Earthen materials being used for buildings has been occurring for thousands of years. Adobe construction can be traced back to 8300 B.C., used for constructing the walls of Jericho [12]. During this time building standards, methods of design and testing of those materials progressed. In 2010, the American Society for Testing and Materials published a comprehensive list of standards as well as testing methods for earthen materials[13]. Another source for testing methods is Earth Construction: A Comprehensive Guide [14], this resource will aid in both types of test that can be performed as well as information on other plaster types and their durability in different climates. According to an article in the Appropriate Technology magazine, "Simulation test in the laboratory, such as the spray erosion test, can only be indicative because factors such as changes in scale, influence of true climatic conditions, building usage and maintenance practices are not easily replicated. One of the most realistic simulation methods is to expose small test-walls to natural conditions." [15]. In addition to testing current plaster mixes, Long term data on old plaster quality will be gathered to attempt to capture this temporal aspect.To finalize this research, creating a data table showing the physical properties of plaster mixes will benefit both our project as whole and increase the knowledge about earthen materials at CCAT.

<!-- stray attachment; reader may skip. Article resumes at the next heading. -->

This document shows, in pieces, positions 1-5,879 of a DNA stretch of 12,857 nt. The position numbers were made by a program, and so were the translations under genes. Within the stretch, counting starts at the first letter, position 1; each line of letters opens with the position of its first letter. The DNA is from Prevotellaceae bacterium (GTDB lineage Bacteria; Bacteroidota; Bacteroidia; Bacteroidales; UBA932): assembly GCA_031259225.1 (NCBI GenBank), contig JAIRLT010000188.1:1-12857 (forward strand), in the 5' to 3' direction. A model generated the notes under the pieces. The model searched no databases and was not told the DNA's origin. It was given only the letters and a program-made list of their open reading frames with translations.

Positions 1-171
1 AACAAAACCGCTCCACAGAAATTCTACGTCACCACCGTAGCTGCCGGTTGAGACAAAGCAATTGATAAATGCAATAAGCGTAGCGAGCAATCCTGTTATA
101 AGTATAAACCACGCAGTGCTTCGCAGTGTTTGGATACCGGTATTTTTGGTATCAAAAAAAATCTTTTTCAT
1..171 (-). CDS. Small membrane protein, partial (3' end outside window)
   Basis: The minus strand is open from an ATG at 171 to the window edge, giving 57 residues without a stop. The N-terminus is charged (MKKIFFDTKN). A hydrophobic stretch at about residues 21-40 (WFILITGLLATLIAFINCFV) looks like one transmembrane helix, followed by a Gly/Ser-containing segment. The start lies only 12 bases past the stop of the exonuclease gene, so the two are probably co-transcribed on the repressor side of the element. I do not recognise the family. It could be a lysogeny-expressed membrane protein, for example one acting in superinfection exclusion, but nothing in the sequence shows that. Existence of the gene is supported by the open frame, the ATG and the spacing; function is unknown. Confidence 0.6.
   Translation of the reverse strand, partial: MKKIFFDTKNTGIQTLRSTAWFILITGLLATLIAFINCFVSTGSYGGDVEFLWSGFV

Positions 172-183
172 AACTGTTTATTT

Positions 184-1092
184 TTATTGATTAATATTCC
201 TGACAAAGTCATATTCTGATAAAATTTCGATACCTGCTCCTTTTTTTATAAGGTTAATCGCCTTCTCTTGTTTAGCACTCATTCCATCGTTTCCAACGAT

Existing Terrace at CCAT[edit]

The current terraces at CCAT have had many coats of different plaster mix applied to them including wool, corn cobs, straw mixed with various ratios of sand, clay, gravel and cement. The only plasters that can last in a wet and humid environment are shown to be those mixed with some amount of cement. In addition the Woolcrete that was used has also held up to the climate.

Gallery[edit]

Examples of Other Systems[edit]